In today’s world, big companies need startups to catch up with the latest innovations. This happens because large firms take time to approve a new technological project. There’s always bureaucracy that slows down decision making. When a small business owner is approached by a big company, they should be careful about how they approach the negotiation table. Here are a few tips they can use to get a deal that benefits both parties.
Create an Equal Playing Field
A big company will only approach a startup if the deal has the potential to increase its revenues. Since both firms are likely to benefit from the deal, the small company should make sure that they are doing business as equals. No one is doing anyone a favor. A smart way to do this is to ask for an advance payment. If the big company is interested in the small firm, they must show commitment through some sort of payment.
Never Sell for a Low Price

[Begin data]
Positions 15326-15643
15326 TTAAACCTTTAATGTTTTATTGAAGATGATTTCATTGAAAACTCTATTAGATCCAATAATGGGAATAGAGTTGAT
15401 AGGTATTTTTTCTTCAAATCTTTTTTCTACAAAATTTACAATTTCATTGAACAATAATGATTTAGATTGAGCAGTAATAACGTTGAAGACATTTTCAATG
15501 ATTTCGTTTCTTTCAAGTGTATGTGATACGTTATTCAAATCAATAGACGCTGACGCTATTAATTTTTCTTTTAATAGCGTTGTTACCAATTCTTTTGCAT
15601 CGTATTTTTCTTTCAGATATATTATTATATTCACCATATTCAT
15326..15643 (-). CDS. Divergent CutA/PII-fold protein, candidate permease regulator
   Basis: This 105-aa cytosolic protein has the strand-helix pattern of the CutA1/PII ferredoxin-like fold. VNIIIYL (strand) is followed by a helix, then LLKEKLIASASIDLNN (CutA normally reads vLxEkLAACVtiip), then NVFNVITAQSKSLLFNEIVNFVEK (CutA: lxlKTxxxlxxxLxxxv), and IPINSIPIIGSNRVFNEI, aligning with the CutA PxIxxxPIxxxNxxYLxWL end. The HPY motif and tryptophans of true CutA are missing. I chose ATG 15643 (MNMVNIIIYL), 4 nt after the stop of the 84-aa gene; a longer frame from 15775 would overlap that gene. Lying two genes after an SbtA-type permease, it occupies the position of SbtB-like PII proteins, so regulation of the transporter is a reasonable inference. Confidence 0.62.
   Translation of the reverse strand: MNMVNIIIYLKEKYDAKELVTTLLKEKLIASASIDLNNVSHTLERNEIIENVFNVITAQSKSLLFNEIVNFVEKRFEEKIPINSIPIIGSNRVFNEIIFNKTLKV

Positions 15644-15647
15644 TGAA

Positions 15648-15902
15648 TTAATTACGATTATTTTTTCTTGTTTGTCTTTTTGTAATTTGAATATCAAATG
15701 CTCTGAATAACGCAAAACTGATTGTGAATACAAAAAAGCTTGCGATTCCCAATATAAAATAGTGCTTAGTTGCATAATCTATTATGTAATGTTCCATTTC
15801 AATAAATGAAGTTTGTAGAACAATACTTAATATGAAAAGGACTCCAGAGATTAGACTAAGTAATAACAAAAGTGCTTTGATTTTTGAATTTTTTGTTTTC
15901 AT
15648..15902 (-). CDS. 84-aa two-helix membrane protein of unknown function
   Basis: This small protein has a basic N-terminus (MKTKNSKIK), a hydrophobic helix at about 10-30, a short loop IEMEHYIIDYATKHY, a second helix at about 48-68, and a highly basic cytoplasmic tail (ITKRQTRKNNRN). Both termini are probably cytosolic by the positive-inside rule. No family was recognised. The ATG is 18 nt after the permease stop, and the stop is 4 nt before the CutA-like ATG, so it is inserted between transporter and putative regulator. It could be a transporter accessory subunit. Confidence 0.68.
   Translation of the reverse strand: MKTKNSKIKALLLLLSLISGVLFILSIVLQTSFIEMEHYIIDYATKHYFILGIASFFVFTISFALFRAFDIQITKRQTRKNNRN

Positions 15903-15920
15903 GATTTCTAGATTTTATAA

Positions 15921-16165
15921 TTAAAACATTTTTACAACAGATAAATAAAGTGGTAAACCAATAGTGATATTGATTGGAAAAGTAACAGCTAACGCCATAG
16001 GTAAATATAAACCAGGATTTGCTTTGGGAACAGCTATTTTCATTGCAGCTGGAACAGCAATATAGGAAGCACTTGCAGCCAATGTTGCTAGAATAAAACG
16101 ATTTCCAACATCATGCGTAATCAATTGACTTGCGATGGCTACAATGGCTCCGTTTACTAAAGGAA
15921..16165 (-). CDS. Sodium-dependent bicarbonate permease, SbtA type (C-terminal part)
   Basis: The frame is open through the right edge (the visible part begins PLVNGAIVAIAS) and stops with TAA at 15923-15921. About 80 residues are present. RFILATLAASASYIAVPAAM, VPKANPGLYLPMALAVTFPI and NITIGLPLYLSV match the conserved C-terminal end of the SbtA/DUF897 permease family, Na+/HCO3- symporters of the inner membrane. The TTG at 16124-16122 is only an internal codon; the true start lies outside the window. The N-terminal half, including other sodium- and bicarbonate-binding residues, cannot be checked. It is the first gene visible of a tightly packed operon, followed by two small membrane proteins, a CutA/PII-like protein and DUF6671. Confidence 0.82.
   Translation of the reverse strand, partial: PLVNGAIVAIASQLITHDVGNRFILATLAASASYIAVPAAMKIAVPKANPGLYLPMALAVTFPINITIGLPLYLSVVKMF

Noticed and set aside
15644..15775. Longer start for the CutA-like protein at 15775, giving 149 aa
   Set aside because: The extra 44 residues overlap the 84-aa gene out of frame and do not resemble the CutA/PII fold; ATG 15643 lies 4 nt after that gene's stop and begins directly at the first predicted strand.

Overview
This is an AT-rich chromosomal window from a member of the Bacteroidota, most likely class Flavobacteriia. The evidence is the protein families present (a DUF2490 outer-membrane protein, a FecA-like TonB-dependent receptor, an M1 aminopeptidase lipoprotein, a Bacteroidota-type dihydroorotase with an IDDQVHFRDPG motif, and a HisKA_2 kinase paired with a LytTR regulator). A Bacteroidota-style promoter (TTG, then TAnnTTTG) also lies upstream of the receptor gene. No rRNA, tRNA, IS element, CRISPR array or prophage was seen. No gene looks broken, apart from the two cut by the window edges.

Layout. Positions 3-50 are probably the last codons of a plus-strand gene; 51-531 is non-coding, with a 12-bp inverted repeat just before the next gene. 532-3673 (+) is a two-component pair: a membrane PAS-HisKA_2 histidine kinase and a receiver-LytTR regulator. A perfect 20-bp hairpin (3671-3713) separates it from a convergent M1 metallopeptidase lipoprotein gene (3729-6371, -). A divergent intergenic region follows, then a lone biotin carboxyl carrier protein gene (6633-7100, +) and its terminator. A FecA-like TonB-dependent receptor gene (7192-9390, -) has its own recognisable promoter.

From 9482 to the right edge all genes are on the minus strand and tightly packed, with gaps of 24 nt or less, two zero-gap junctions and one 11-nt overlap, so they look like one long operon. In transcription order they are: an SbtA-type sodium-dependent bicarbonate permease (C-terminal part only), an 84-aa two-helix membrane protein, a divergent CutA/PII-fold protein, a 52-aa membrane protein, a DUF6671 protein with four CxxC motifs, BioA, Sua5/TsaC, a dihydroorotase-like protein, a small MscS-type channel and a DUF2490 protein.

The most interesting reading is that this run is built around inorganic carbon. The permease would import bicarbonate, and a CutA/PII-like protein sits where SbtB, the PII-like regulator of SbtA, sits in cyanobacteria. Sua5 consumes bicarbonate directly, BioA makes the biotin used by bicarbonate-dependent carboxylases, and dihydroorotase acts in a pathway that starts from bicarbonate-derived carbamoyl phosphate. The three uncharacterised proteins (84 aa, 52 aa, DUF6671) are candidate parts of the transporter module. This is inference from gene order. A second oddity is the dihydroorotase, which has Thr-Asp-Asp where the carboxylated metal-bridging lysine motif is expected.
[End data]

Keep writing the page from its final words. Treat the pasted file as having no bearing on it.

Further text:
Most startups will sell their goods and services at a discount price because they want to attract customers. Big companies are aware of this strategy and will try to convince the startup to do the same for them. Large firms want to pay as little as possible because they also want to save money. However, startups shouldn’t give large firms a discount. Since a big company has the finances to pay more, the startup should give them a higher price and be prepared to say no if the buyer offers something lower.
Negotiate Better Contract Terms
Big companies have a lot to handle. As a result, they can walk out of a deal at any time if their priorities change. Before closing the deal, the startup should negotiate terms of termination of the contract. The small business should put a clause that allows them to be compensated if the large company walks out of a deal before the project ends.
Never Give them a Stake
If a startup is doing exceptionally well, there will be offers from lots of companies. If the owner of the business is serious about growing it, they should not take funding from big companies. Firms are always looking out for their interests. If a big firm buys a stake in a profitable startup, it will limit its growth by blocking good offers from competitors.
It’s always exciting when a small business is approached by a blue-chip firm. The owner is usually excited at the prospect of collaborating with the big firm. However, the large corporation may not have the interests of the startup at heart. For that reason, the startup founder should follow the above tips to avoid getting a bad deal.